VOTE to fight for an affordable San Francisco
As a member-driven organization, Courage Campaign must consult with our members before taking an official position on ballot measures. We only take official positions on these initiatives if 60% of our members are either for or against them.
Please help us in our decision making process by reading the pro and con arguments to Propositions B & C below and letting us know where you stand as a Courage member. Thank you very much.
Propositions B & C: Development of 8 Washington
Approve of a measure that would allow a development project, known as 8 Washington, to build on 3 acres of San Francisco’s northeastern Embarcadero waterfront. The propositions would increase the area's standard height limit by 64%, from 84 ft to 136 ft.
Prop B was filed by the project’s developers to allow them to move forward. Prop C is a referendum on the project filed by opponents after it was approved by the Board of Supervisors. Though Propositions B & C are different, for all intents and purposes they are fundamentally the same, so we are treating them that way in this survey.
Proponents’ arguments: Supporters of Prop B at “Open the Waterfront” claim that 8 Washington will provide new sustainable residential housing and funding for “affordable” housing. The say that the development will create public parks and provide hundreds of construction jobs, as well as increase access to the Embarcadero Waterfront. The developers believe that the project has received extensive public input and that it “empowers voters” with the decision on how to best utilize the waterfront.
Opponents’ arguments: While developers are promising parks and affordable housing, they are actually relying on a well-funded and deceptive ad campaign to trick voters into approving of high-priced luxury condos that will dominate the waterfront, block views, and further limit housing for working families. Specifically, opponents claim that ⅔ of the open space will be private and not open to the public and that raising the development height limits will effectively create a “wall” on the waterfront. Moreover, in case of an earthquake, the development risks leaking raw sewage which would leave an environmental and financial mess for taxpayers. The most shady part of the proposition is in the fine print. Developers would essentially be granted a free pass to write their own development plans without any meaningful review or oversight from city enforcement or the public.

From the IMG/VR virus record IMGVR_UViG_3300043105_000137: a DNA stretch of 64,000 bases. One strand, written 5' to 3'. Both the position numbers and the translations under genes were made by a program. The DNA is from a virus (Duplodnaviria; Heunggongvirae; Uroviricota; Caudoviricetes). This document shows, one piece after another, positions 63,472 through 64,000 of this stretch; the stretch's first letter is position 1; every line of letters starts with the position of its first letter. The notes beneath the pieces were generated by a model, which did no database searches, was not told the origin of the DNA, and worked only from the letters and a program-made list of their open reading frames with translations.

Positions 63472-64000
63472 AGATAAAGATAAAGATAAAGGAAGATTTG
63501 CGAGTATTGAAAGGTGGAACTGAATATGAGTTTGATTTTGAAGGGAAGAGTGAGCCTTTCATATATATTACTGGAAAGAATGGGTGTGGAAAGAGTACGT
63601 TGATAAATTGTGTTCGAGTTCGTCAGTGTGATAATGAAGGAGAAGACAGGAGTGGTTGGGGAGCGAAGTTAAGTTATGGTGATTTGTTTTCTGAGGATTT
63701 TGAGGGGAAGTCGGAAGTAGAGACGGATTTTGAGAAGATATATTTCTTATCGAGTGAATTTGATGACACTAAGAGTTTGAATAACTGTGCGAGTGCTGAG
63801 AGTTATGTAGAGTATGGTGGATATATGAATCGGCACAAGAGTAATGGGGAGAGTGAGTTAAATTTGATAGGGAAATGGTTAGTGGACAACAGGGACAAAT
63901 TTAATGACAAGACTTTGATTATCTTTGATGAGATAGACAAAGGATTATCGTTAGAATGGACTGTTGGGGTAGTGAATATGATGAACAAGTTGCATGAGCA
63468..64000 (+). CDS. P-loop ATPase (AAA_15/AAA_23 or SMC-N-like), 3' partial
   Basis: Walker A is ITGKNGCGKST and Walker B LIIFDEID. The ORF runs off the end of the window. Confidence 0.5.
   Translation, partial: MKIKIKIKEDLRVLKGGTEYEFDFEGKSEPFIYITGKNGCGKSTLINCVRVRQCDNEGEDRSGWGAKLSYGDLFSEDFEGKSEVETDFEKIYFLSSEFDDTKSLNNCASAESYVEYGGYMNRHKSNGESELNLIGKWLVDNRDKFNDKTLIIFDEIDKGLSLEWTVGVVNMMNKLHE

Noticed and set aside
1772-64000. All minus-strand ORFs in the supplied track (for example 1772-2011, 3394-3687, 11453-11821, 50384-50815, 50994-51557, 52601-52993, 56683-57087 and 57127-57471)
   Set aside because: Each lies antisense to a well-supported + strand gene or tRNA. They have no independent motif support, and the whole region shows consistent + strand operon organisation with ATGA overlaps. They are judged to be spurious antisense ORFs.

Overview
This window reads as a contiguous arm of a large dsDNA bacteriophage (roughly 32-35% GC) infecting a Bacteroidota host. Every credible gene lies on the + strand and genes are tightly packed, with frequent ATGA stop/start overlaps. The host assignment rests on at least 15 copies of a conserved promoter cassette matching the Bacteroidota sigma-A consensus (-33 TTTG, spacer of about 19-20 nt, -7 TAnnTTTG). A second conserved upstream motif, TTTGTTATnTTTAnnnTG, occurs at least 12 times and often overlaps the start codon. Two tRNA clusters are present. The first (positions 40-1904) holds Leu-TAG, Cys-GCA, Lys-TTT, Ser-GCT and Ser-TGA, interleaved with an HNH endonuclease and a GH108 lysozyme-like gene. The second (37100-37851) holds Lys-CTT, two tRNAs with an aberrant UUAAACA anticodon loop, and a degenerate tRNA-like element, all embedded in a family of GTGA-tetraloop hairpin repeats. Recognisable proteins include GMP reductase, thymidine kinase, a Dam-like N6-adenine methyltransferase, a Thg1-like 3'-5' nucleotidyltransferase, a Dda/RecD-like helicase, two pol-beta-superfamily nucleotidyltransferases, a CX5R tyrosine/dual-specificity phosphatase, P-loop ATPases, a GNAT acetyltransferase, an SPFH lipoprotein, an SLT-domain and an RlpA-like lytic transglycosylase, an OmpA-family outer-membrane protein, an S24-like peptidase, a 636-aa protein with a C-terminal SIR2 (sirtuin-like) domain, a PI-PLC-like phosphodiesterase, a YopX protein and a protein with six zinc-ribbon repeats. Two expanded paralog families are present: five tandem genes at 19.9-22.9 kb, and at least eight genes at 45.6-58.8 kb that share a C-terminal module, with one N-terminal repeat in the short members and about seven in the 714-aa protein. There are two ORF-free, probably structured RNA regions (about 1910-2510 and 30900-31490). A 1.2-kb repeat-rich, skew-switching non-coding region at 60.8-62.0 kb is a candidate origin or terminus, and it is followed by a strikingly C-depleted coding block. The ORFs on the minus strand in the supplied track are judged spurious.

Staff Recommendation: NO on Props B & C. We believe that the cost of living in San Francisco is already spiraling out-of-control, making it nearly impossible for homeowners and residents to stay in their communities. We do not support big developers who are breaking rules and deceiving the public to build multimillion dollar high rises while driving out hardworking San Francisco families. Instead, developers should focus on affordable housing and projects that benefit all San Francisco residents, not just a wealthy minority.